Implementation of Mercury Dry Deposition Modules in CMAQ Modeling Framework

We have developed a new deposition velocity scheme for both gaseous elemental mercury (GEM) and reactive gaseous mercury (RGM) based on Wesley’s formulation of dry deposition with pertinent physical properties of GEM and RGM including Henry’s constants, surface reactivity, and gaseous phase diffusivity. The dry deposition velocity was calculated through a resistance model considering the aerodynamic, quasilaminar layer, and canopy resistances. The estimated deposition velocity for GEM is less than 0.1 cm/second. The deposition velocity of RGM exhibits a strong diurnal variation, with a deposition velocity as high as 3.5 cm/second during midday. The time-dependent deposition velocity was used for calculating the dry mercury deposition flux in CMAQ simulation.

Comparison of Mercury Emission Quantity and Speciation From Anthropogenic and Vegetative Sources in the Continential United States Domain

Figure 3. Comparison of Mercury Emission Quantity and Speciation From Anthropogenic and Vegetative Sources in the Continential United States Domain

The Merged Anthropogenic Mercury Emission Inventory for CMAQ-Hg Model Input

Figure 4. The Merged Anthropogenic Mercury Emission Inventory for CMAQ-Hg Model Input

Science Updates of the Mercury Chemistry Model

New science components have been added to the mercury model of CMAQ modeling system to simulate the emission, transport, transformation and deposition of mercury in three different forms: GEM, RGM, and PHg. The new science components include: (1) product speciation and distribution of gaseous phase oxidation of GEM, (2) modification of aqueous phase sorption of dissolved Hg(II) to the insoluble particulate in atmospheric droplets, (3) modification of gaseous reaction rate constants according to new kinetic data, and (4) inclusion of additional gaseous oxidation by reactive halogens. The updated chemical reactions of mercury are listed in Table 2.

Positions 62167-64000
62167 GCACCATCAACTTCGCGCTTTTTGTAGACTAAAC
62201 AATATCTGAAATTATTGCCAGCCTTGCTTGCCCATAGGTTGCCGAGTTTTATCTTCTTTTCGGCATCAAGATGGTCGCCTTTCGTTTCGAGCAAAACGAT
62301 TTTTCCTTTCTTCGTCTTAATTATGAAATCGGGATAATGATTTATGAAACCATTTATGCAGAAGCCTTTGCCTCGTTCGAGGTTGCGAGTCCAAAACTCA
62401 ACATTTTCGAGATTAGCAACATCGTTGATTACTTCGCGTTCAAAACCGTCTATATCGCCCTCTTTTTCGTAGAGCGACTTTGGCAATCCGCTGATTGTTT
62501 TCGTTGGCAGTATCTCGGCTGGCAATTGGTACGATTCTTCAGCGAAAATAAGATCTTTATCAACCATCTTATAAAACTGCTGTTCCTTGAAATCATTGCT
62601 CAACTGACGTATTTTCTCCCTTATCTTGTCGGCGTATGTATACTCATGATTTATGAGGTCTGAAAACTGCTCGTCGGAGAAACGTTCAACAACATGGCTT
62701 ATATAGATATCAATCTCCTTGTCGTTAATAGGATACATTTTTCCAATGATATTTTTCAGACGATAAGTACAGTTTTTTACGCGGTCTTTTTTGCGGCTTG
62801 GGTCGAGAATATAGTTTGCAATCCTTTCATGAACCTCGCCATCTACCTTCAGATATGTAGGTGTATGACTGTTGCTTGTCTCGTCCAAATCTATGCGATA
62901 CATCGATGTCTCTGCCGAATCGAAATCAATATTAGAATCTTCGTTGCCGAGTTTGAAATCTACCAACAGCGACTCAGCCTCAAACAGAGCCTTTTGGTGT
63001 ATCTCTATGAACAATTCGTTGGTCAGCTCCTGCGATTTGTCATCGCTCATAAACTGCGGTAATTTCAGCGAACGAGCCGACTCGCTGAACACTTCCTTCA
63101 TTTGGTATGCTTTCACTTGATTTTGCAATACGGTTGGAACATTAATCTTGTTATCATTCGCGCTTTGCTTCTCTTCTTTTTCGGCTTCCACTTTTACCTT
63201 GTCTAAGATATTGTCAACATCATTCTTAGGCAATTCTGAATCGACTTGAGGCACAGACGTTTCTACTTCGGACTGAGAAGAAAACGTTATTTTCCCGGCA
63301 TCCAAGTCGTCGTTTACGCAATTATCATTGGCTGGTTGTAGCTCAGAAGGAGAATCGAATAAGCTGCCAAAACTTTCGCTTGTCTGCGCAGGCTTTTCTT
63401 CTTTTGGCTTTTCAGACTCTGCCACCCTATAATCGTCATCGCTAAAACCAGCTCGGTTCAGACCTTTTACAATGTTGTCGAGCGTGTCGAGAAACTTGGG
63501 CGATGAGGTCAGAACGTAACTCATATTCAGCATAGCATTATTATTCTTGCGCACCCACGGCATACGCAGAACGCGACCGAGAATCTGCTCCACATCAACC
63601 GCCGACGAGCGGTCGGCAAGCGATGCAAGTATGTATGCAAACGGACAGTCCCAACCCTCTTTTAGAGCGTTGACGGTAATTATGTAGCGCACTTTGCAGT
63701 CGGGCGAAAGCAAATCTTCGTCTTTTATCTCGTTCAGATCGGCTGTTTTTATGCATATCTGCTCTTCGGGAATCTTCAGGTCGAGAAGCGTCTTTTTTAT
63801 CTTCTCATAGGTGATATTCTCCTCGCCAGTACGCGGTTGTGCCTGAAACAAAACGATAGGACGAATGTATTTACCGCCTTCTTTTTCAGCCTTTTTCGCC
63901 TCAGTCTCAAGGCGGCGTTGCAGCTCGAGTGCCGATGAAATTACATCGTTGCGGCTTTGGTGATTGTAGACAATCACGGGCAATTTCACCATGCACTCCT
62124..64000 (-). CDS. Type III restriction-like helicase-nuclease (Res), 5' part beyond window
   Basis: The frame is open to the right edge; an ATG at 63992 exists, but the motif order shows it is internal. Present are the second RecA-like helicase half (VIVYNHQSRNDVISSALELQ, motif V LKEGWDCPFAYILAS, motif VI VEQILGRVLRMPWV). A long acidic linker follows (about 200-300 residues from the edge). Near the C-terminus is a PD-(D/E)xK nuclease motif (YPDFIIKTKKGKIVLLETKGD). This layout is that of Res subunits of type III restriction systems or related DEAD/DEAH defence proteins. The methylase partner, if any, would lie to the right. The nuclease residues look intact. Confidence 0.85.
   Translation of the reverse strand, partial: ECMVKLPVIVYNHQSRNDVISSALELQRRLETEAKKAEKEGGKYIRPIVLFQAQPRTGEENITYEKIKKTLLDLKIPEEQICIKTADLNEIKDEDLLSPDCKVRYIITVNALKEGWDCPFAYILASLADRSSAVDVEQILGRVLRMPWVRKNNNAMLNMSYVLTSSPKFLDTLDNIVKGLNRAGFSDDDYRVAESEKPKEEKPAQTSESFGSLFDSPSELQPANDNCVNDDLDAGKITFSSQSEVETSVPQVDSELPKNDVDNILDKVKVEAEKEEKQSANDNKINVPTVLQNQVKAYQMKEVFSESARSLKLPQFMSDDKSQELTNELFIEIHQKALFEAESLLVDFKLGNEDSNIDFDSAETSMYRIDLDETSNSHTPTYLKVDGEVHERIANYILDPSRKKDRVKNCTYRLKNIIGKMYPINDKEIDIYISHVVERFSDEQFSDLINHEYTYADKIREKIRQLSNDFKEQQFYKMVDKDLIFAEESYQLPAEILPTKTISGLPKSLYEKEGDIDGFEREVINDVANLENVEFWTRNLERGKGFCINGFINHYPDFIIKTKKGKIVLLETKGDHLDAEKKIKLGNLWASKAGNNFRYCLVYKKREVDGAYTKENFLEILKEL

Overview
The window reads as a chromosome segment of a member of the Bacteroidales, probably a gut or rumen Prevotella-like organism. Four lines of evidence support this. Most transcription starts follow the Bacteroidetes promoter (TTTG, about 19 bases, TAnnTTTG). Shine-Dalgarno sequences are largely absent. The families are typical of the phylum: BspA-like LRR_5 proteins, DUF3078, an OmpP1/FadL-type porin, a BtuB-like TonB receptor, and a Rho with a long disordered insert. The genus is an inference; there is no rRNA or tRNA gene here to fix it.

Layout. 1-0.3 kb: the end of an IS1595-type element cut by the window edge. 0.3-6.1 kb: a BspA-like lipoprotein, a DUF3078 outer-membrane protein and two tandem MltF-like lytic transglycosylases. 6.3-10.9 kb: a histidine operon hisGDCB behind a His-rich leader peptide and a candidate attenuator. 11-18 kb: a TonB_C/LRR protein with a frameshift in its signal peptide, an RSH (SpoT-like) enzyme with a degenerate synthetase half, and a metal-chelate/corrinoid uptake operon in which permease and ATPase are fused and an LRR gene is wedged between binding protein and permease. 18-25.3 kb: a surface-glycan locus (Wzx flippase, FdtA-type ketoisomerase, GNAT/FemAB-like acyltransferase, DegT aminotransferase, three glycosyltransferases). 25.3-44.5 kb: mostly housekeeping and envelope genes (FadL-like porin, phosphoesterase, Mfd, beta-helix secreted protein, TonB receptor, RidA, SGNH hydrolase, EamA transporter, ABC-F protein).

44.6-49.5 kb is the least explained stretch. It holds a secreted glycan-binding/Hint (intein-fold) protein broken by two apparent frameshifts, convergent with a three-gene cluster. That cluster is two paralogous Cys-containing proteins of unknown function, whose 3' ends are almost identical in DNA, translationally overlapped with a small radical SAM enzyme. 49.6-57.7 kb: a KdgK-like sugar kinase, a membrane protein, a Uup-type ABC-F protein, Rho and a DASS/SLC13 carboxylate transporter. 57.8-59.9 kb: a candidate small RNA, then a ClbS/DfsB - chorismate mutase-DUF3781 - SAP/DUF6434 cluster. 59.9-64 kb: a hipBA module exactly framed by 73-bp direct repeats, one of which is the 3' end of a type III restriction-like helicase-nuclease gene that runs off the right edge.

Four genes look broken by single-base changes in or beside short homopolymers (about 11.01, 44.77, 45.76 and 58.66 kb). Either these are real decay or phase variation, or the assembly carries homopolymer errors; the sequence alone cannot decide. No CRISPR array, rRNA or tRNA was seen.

Table 2. The Chemical Mechanism Implemented in the CMAQ-Hg Model

Reaction

Rate constant

Hg0(g) + O3(g) Hg0(s, g) + O2(g)

3-75×10-20 cm3molec-1s-1

Hg0(aq) + O3(aq) + 2 H + Hg2+(aq) + H2O + O2

4.7×107 M-1 s-1

Hg0(g) + ·OH(g) RGM + Products

8.7×10-14 cm3molec-1s-1

Hg0(aq) + ·OH(aq) Hg2+(aq) + Products

2.0×109 M-1 s-1

Hg0(aq) + HOCl(aq) Hg2+(aq) + Cl- + OH-

2.09×106 M-1s-1

Hg0(aq) + OCl-(aq) + H+ Hg2+(aq) + Cl- + OH-

1.99×106 M-1s-1

Hg0(g) + H2O2(g) PHg + products

8.5´10-19 cm3molec-1s-1

Hg0(g) + Cl2(g) RGM + products

2.6-4.8´10-18cm3molec-1s-1

Hg0(g) + Br2(g) RGM + products

9´10-17 cm3molec-1s-1

Hg0(g) + Cl(g) RGM + products

1.0´10-11 cm3molec-1s-1

Hg0(g) + Br(g) RGM + products

3.2´10-12 cm3molec-1s-1

Hg0(g) + BrO(g) RGM + products

1.5´10-14 cm3molec-1s-1

HgSO3(aq) Hg0(aq) + products